Take the 2-minute tour ×
English Language & Usage Stack Exchange is a question and answer site for linguists, etymologists, and serious English language enthusiasts. It's 100% free, no registration required.

If I use a computer command like:

bind keystroke macro

I refer to that keystroke as being bound to that macro. Is it also correct to say that they are bonded?

If I bind a bunch of twigs together, they are bound, but I don't think they are bonded.

Can "bound" and "bonded" be used interchangeably? Under what circumstances?

share|improve this question
    
@joshdick: This question is barely even tangentially related to programming. Is it really necessary to have it tagged [programming]? –  Dennis Williamson Nov 19 '10 at 22:45
    
I think it's useful to tag posts with subject-specific tags like this, and it certainly doesn't do any harm. I posted in meta asking what people think, and no one objected. –  Joshua Karstendick Nov 20 '10 at 5:57
add comment

3 Answers

up vote 7 down vote accepted

Bound is the past tense of bind, while bonded is the past tense of an entirely different word, bond. I don't believe I've ever met a situation where the two words could be used interchangeably.

share|improve this answer
    
"bind" and "bond" have similar etymologies in some senses so I would say they were entirely different words. –  Dennis Williamson Nov 17 '10 at 16:04
1  
@Dennis, are you missing a 'not'? But beware the etymological fallacy: the fact that two words are related, as these clearly are, does not of itself tell you that they are in any way connected in the current language. –  Colin Fine Nov 17 '10 at 17:25
    
@Colin: Yes, my comment should say "they were not entirely different words". –  Dennis Williamson Nov 17 '10 at 17:41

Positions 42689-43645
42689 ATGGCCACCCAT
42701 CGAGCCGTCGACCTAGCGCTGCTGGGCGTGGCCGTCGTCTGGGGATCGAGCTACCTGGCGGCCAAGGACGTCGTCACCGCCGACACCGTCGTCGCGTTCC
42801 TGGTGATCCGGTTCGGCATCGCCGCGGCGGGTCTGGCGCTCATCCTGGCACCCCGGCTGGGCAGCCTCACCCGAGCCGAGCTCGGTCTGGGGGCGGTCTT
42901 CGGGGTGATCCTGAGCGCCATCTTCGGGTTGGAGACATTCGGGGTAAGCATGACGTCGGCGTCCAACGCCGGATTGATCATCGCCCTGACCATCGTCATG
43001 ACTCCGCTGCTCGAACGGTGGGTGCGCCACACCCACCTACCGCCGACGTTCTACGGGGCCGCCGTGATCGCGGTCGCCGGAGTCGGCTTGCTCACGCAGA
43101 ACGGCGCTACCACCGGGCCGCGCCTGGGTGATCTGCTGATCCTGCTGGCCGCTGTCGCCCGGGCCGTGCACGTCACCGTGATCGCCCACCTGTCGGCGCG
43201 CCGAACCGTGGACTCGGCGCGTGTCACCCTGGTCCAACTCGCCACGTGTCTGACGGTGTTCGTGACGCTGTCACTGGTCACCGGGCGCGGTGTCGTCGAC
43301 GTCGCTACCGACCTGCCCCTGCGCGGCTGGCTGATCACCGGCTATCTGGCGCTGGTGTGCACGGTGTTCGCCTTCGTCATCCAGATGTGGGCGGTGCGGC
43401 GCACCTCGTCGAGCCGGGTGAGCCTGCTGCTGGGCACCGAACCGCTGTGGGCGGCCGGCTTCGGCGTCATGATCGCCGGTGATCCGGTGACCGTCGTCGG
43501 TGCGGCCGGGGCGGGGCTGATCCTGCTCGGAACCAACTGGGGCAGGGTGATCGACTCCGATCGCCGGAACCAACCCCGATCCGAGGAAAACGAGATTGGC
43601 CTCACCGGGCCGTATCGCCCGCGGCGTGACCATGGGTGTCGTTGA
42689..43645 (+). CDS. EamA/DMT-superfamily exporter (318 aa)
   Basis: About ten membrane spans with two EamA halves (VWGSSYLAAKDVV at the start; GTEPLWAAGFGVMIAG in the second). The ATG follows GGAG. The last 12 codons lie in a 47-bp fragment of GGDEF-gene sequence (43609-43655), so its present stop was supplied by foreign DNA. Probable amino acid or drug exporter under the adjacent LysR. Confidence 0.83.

add comment

Maybe you mean "bounded"? In any case, the answer is no:

  • bound - past of to bind.
  • bonded - past of to bond.
  • bounded - past of to bound.

So in each case it's a different verb.

share|improve this answer
    
I think he probably does mean 'bounded', but good summary anyway. –  Noldorin Nov 17 '10 at 15:46
    
@Noldorin: No, I do not mean "bounded". That means either "having a boundary" or "bounced". –  Dennis Williamson Nov 17 '10 at 15:53
1  
It that case I can't even see a potential source of confusion..! –  Noldorin Nov 17 '10 at 16:25
add comment

In programming, we say that the keystroke is bound to the macro, not bonded.

share|improve this answer
1  
It is somewhat arbitrary that whoever coined such expressions chose 'bind' for their metaphor: they could easily have chosen 'bond', and then we would talk about "keys being bonded to macros", and it would make just as much sense. But in fact, "bond" is not used that way. –  Colin Fine Nov 17 '10 at 17:28
add comment

Your Answer

 
discard

By posting your answer, you agree to the privacy policy and terms of service.

Not the answer you're looking for? Browse other questions tagged or ask your own question.